- If you can, stay at a hostel or accommodation with a kitchen. Cooking your own meals, and shopping for food and snacks at grocery stores is one excellent way to save money.
- Buffets are a great place to eat well. This can often take the place of two meals.
- Bring food on trains and buses – restaurant cars and bus rest stops feature overpriced food. When in doubt, never underestimate the value of a jar of peanut butter (or jam or Nutella) and a loaf of bread.
- Know the local tipping standards – what may be normal back home, may be an outrageous tip elsewhere.
- Eat in unconventional places – have picnics and barbeques in parks, shop at farmers market and grocery stores. Get takeaway and eat it on a park bench – it is often cheaper, plus you can save on the over-inflated drink prices by drinking tap water (which is safe in most places – check ahead of time). Hare Krishnas often serve vegetarian meals for outrageously cheap prices.
- Don’t go wild with drinking. Alcohol can be quite a wallet-drainer. Find out about drink specials, happy hours, and pub crawls if you want to drink. Purchasing alcohol at a liquor store and drinking elsewhere is always a great option – drinking down by the Seine or under the Eiffel Tower in Paris are two great places to share a bottle of wine with friends.
- Keep an eye on your money, passport, and valuables. Replacing these items can be quite costly, or complicated. Use lockers provided at hostels, or keep your valuables on your person while you sleep.
- Be friendly to everyone – it goes a long way. They may give you a discount, or free food, or even a friendship. Smile, and do your best to prove that you are not a typical tourist.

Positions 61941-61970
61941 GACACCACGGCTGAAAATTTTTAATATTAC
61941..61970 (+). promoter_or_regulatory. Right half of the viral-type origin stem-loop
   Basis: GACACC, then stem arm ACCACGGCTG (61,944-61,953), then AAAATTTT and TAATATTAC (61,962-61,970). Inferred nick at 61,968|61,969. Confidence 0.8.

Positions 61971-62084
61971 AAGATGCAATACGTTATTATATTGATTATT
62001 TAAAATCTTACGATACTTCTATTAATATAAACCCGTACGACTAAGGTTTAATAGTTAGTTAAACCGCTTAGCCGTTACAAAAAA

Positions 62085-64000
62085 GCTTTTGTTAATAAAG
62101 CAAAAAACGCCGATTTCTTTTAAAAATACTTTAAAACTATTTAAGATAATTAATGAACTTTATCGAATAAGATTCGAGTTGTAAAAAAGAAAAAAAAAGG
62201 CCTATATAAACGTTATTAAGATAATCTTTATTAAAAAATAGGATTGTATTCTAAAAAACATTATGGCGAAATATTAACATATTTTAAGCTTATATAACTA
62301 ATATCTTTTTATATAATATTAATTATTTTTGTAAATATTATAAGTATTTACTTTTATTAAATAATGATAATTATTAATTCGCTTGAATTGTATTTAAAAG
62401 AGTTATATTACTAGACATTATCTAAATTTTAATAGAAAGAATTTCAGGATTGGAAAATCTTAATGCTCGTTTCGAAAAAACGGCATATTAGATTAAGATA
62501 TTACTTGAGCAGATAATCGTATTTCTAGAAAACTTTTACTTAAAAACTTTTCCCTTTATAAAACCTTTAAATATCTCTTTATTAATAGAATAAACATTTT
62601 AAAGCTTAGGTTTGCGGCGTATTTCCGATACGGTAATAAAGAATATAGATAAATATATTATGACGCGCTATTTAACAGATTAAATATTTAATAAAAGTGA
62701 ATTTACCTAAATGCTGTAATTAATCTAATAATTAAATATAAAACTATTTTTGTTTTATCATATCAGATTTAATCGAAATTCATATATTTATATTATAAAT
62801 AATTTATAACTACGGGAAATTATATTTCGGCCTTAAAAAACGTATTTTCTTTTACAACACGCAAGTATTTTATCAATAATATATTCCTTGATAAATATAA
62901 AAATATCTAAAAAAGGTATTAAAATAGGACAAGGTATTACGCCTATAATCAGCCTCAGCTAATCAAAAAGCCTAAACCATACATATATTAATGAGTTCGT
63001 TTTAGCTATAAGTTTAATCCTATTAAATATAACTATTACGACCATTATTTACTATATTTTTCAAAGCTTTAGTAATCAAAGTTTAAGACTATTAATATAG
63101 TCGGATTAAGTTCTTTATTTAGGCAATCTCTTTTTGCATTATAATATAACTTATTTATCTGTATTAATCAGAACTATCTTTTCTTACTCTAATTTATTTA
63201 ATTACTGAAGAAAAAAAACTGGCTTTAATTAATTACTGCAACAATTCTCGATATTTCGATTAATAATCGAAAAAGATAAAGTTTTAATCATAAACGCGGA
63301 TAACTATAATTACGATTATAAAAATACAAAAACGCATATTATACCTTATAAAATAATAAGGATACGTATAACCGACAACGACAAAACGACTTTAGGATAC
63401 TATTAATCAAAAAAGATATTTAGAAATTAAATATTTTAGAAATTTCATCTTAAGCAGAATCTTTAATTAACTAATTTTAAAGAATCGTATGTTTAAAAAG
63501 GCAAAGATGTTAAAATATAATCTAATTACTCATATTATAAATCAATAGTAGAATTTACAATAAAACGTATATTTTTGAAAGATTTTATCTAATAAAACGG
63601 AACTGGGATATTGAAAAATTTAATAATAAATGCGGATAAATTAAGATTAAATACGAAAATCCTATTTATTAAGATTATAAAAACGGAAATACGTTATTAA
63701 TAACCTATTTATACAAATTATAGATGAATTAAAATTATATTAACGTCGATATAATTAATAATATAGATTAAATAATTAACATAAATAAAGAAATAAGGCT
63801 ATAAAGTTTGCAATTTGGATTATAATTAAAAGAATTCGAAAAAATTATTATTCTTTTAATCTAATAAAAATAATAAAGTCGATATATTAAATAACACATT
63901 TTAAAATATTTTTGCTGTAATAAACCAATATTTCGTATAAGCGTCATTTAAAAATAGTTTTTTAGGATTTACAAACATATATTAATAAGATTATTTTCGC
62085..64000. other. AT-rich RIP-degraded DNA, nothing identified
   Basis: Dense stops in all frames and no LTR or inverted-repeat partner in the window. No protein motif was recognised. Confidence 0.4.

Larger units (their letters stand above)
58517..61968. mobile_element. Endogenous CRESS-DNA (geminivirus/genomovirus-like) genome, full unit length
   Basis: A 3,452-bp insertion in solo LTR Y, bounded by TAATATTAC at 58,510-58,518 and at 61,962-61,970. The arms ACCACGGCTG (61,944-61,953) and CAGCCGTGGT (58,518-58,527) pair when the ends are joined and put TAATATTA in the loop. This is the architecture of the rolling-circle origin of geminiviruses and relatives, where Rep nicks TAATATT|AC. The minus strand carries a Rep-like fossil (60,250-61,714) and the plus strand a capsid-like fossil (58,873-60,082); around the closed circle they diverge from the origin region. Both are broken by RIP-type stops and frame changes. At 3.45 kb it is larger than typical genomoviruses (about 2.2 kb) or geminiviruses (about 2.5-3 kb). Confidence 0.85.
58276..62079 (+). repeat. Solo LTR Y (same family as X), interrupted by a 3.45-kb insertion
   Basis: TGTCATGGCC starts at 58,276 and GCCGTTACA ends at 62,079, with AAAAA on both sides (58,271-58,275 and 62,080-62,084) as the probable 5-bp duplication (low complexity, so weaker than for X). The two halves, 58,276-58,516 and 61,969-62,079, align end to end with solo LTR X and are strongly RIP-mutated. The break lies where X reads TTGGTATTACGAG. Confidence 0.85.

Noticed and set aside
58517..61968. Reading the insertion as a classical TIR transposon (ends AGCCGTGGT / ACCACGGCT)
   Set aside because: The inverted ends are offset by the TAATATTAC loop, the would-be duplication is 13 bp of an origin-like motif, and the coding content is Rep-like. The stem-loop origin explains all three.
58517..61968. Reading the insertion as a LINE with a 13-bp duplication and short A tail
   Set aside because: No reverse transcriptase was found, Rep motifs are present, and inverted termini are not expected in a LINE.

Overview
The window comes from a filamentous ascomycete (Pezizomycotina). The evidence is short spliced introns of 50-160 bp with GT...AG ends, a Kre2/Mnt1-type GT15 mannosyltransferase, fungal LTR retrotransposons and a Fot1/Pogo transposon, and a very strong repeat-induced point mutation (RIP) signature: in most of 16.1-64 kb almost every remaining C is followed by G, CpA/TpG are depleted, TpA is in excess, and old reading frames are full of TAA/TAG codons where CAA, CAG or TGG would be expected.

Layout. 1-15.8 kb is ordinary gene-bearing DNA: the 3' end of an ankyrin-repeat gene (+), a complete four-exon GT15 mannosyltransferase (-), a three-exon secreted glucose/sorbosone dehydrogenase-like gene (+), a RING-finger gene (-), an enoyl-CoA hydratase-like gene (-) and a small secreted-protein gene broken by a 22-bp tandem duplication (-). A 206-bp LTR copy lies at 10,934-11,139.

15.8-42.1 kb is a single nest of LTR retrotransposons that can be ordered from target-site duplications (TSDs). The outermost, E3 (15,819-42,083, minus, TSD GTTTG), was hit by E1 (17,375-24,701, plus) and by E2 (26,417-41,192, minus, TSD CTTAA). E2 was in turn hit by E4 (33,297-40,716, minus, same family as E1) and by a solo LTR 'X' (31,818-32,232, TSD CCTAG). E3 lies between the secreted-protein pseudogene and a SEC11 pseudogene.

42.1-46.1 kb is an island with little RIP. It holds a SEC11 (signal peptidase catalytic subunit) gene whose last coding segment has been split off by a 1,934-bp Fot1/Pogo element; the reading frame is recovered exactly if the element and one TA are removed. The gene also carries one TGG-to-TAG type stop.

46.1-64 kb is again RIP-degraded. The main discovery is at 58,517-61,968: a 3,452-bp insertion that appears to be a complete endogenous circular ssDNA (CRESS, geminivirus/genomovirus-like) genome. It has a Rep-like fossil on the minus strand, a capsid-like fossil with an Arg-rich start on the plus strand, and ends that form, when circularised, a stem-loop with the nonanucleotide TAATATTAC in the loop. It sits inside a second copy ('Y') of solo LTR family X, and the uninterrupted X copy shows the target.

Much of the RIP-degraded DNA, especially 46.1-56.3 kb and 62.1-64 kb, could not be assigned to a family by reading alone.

|Drinking Under the Eiffel Tower|
While you should budget on your trip, don’t skimp on what you shouldn’t! You traveled to see what another culture is like – don’t deny yourself a cultural experience. It may be costly to go to the top of the Eiffel Tower, but it’s something you have to do – it’s a symbol of France, and an unforgettable experience. You don’t want to go home regretting what you missed because it was too expensive.
Don’t sacrifice your health. Make sure you eat as healthy as possible, and take vitamins. Ask yourself, “When was the last time I had a vegetable?” You may be shocked at your answer. If you get sick, go to a pharmacist for help, and then a doctor. Get travel insurance (and find out what it covers). Good travel insurance is there so you don’t have to worry when emergencies come up.
Enjoy your trip. The budgeting you do before you leave, and while you are there, will ensure you will be able to have a longer and more pleasant trip. Scrimp where you can, but not on a fun, amazing cultural experience.